Graduate Trainee trip to University of Glasgow


As part of my position as graduate trainee I have the opportunity to visit other archive services. On Monday 27 February the assistant archivist and I visited the University of Glasgow Archives situated on Thurso Street. This is the repository for the official records of the University of Glasgow as well as the Scottish Business Archive, which contains collections of important Scottish businesses such as House of Fraser and Stoddard-Templeton. We were given a tour of the archive centre including the search room, offices and stores. The duty archivist provided a very thorough and interesting tour which provided us with the knowledge and understanding of how a higher education archive is run and how that differs to working with in a local authority context.

The afternoon consisted of an event on digital preservation run jointly by the Digital Preservation Coalition and the University of Glasgow. This enabled multiple organisations to get together to discuss how they are dealing with digital preservation as well as what the future of digital preservation is. The programme included talks from JISC, BBC Scotland and Glasgow School of Art. This allowed us to see how other companies and archives were using technology in order to provide access as well as preserve digital archives. This is an increasingly important topic as archives will increasingly be ‘born digital’ and the digitalisation of paper archives is being used in order to prevent damage to fragile or important documents. These reasons mean that digital records will be increasing and we have to understand how this will impact the way we look at the storage of archives.


Monumental Inscriptions

A list detailing the Monumental Inscriptions booklets held at Ayrshire Archives is now available on our Resources page. These have been produced by local family history societies and contain details of headstones in cemeteries in the local area. These can be used in order to identify where your ancestor was buried. Please check back as we will be adding more helpful resources to this page.

Snapshot of the Archives: Valentine’s Day

Today for our mini exhibition we have chosen to display the marriage contract of Abe Shockley, one of Cromwell’s soldiers and Margaret Campbell who got married in 1657. This details the financial agreement between the two families which occurred before the marriage.

Please see below for some of our other collections which offer insight into marriage and love throughout the ages.


ATD59a/63.  The above is a pre-nuptial contract of marriage between Susanna Kennedy, daughter and heir of Alexander Kennedy, and Robert Mure of Cloncaird which was signed in Ayr on 18 November 1604. Marriage contracts were important for heiresses as their inheritance transferred to their husband on marriage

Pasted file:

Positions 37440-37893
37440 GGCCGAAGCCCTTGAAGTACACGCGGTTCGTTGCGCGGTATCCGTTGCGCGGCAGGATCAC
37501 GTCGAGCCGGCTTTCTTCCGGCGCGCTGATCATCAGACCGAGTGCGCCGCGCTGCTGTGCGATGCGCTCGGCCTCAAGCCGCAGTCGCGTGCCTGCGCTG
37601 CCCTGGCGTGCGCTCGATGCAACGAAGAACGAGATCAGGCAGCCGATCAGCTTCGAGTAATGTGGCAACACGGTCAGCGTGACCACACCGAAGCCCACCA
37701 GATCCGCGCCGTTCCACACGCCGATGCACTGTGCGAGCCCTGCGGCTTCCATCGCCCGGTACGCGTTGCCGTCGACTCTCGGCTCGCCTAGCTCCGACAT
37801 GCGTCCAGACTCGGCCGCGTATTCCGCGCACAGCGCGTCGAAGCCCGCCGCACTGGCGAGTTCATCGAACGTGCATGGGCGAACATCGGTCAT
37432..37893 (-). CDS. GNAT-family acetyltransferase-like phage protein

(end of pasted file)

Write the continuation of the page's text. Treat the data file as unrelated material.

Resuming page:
ATD144/1/2. This is an extract of the register of marriages of the Parish of Kilmarnock. This page details some of those that took place in 1862 – 63. The registration of marriages was introduced in Scotland in 1855, nearly 20 years after they were introduced in England and Wales


ATD28/3/31. The above is a marriage certificate between William Fairlie and Florence Osborne who married on 1 July 1879. Marriage certificates were introduced in Scotland in 1855,  nearly twenty years after they were introduced in England and Wales.



AA/DC/197/5. Golden Wedding Flyer of Mr and Mrs Pollock. These flyers were very popular when celebrating milestones like fifty years of marriage




The above is an extract from Ayr Burgh Minutes on 4 December 1963. It details the finding of the Finance Committee regarding married women. How times have changed!

Graduate Trainee trip to Edinburgh


As part of my role as graduate trainee at Ayrshire Archives I have been given the opportunity to experience other archives as well as attending courses and conferences. Last Tuesday the assistant archivist and I went to Edinburgh to attend a workshop on writing a disaster plan at the National Records of Scotland


This workshop was run by the Scottish Council of Archives to enable archivists to be fully prepared if a disaster should happen. As the graduate trainee, this provided valuable insight into how an archive building is managed as well as the preparation that is necessary to ensure that valuable records are protected as much as possible. It emphasised the different roles people played if anything were to happen – including the importance of a cup of tea! We were also able to get a brief look at the inside of the NRS building when we were guided to the conference room, we passed through the legal library which was truly impressive.


After the workshop was over we were able to go to the National Library of Scotland in order to view the exhibition, ‘A journey through maps.’ The exhibition contained a range of maps from the modern day to those where Scotland was barely recognisable from what we understand today. This was extremely interesting as we hold a significant collection of  maps and plans at Ayrshire Archives.


Burns Day

Today at Ayrshire Archives we are celebrating the life of Robert Burns who was born on this day in 1759 in Alloway.  Burns has had an extraordinary impact on the cultural heritage of Scotland and this is celebrated by feasts throughout Scotland and the world today. Below is a small snapshot of some of the records held by Ayrshire Archives that relate to Robert Burns.


AA/DC/16/4/2/17/3 – Burns’ Cottage (no date)




AA/DC/143/2/2/1 – Black and white postcard of Burns Cottage, Alloway, Ayr (c 1930)




AA/DC/146/1/2 – Burns’ Cottage and Museum, Ayr (no date)




AA/DC/146/1/5 – Burns’ statue, Ayr (no date)




AA/DC/146/1/7 – Tam O’Shanter Inn, Ayr (no date)




AA/DC/146/1/9 – Robert Burns (1878)




AA/DC/146/1/13 – Tam O’Shanter and Souter Johnny (1878)